Human Psychic Powers as a Reality by Ingo Swann in Exhibition at La MaMa Galleria
La MaMa Galleria is proud to present Ingo Swann exhibition entitled Ingo Swan: A Remote View. This one-man exhibition will feature paintings and collages by the acclaimed psi-researcher, author, and artist Ingo Swann. He has taken part in more than a hundred government-backed and academic research studies that explore the human psychic powers as a reality, which is something that modern science considers trivial, abnormal, and unfounded. Swann is the pioneer of the so-called “remote viewing”, which is a psychic ability that enables an individual to see physically distant, remote locations, for example, the surface of planets. The somewhat unconventional theme of the Ingo Swann exhibition will surely inspire the viewers to think outside the box and allow themselves to wonder about the things considered silly and impossible in the harsh, science-oriented world of today.
1995 Nightline Special on Stargate
When the CIA found out that the Soviet psi-spies exist in the midst of Cold War, they contacted Swann and the Stanford Research Institute (SRI) to train a group of military staff in remote viewing, the aforementioned psychic ability, in order to create their own psychic spies. The project ran from 1978 to 1995 and was code named Stargate. In this period, Swann was assured that his findings would not be shared with the public since the CIA feared that the civilians might begin to use their psychic powers and abilities. Swann was oppressed even further due to the fact that he was a gay man in a homophobic culture and environment, however, art allowed him to express himself freely, in psychic inclinations and sexual desires. Thus, this Ingo Swann exhibition, A Remote View, addresses, and references to his psychic ability and his outsider status, remote from the accepted cultural norms of the homophobic and psi-phobic environment.
Painting the Psyche
The collages and paintings featured in the exhibition span from the early 1960s to the late 1990s and depict Swann’s unique point of view on the outside world. Swann painted things that made him happy: mostly the energy that radiated from the people around him that he could see. He could see this energy – chi, force, aura – as the thing that unites and connects all living things in this universe. He strongly believed that the world would change for the better if people were to use their extra-sensory perceptions, and if they could see the world’s forces as he could. This is why this exhibition focuses on the pieces that illustrate the energy radiating from depicted figures in the form of flames, rays, halos, and mandalas. His subjects span from the ancient and mythological to hippies and hustlers, whom he could probably have seen outside his studio on the Bowery in Manhattan.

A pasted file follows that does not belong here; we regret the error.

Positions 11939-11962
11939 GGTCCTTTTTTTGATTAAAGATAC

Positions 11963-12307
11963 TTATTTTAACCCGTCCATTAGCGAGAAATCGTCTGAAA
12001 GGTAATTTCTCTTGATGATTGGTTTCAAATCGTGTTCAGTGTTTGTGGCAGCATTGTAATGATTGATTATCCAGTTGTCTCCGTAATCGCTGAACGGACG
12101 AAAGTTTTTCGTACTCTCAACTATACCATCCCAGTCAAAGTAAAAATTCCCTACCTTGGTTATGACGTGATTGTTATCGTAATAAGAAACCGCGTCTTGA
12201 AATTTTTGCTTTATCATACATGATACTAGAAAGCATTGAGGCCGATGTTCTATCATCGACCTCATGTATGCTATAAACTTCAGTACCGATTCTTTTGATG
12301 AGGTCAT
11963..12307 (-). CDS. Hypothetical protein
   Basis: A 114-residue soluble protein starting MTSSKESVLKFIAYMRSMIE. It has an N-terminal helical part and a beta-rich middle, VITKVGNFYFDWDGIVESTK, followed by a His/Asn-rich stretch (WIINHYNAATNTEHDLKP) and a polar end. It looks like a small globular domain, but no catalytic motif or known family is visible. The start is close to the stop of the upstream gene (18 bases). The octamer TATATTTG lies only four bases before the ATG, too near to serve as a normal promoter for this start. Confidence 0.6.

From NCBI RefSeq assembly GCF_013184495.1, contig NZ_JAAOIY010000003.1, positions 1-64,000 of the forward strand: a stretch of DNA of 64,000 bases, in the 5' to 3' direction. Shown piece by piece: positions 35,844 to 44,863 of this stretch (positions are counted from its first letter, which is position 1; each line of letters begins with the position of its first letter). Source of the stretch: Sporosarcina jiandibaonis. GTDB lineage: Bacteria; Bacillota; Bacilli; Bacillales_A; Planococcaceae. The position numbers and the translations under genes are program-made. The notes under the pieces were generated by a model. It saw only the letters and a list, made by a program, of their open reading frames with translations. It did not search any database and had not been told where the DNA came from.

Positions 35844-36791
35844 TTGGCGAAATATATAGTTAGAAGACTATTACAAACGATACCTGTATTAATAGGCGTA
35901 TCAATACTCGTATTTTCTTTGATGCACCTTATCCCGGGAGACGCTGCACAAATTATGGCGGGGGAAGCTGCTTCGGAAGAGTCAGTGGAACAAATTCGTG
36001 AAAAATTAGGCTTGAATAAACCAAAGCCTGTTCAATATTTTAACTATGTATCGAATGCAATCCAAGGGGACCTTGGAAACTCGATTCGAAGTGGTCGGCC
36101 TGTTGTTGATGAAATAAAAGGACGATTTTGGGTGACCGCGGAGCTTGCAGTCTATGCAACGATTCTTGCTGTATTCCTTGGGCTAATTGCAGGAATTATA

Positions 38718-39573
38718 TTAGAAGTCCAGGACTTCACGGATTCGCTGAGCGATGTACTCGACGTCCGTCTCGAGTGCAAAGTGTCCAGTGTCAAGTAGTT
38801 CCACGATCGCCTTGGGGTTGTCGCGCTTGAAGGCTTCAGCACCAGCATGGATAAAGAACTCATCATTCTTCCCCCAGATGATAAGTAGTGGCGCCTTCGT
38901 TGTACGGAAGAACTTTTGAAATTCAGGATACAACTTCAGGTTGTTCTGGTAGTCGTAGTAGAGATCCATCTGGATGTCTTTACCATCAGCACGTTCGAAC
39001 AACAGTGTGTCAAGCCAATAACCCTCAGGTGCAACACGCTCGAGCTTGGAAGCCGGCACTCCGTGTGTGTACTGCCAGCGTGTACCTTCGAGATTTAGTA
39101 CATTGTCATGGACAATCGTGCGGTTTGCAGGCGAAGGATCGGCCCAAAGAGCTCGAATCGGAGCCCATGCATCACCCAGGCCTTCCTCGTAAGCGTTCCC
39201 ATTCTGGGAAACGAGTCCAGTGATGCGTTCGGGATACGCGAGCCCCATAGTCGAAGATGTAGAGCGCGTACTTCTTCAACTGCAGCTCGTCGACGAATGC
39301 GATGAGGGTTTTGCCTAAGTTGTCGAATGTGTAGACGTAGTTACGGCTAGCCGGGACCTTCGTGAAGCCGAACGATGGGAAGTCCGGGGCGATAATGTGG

Ingo Swann: A Remote View at La MaMa Galleria
Ingo Swann: A Remote View is a rare opportunity to see Swann’s works, a great number of which has never been exhibited before. In these pieces, the viewers will be able to experience the pleasure of seeing the transformation of East Village through the eyes of a true visionary. Instead of succumbing to the pressures of society, Swann turned to art as a perfect medium through which he could express himself freely, and by doing this, he inspired others to search for their true selves by reconnecting with the energy that flows through every person on this planet. The exhibition will be on view at La MaMa Galleria from June 15th to July 3rd, 2016. The opening reception is scheduled for Friday, June 17th, from 6 PM to 8 PM. Ingo Swann: A Remote View is curated by Harrison Tenzer. Tenzer had this to say about the Ingo Swann exhibition:
“I discovered Ingo’s work while walking through my neighborhood (East Village, NY by the Bowery, a famous street where many artists used to have studios. It is now very gentrified and expensive, so of course, many of the artists have had to leave). When I was walking down Bowery on my way to the gym, I saw that there was an estate sale happening at an old building that stood out from all the recently renovated buildings around. I went in and discovered Ingo’s works having on the walls and unstretched and stacked on top of each other. I was immediately struck by the works and asked the gentleman overseeing the estate sale, Glen Leiner, who the artist was and he told me about Ingo Swann’s history. I fell in love at once and contacted my friend Matt Nasser, the director of La Mama, who also thought this would be an incredible show and offered me the opportunity to curate a show about the artist.”
When the curator is this passionate about the artworks, the show is bound to be amazing so make sure you take the time to visit La MaMa Galleria and see the Swann art yourself.
All images courtesy of La MaMa Galleria.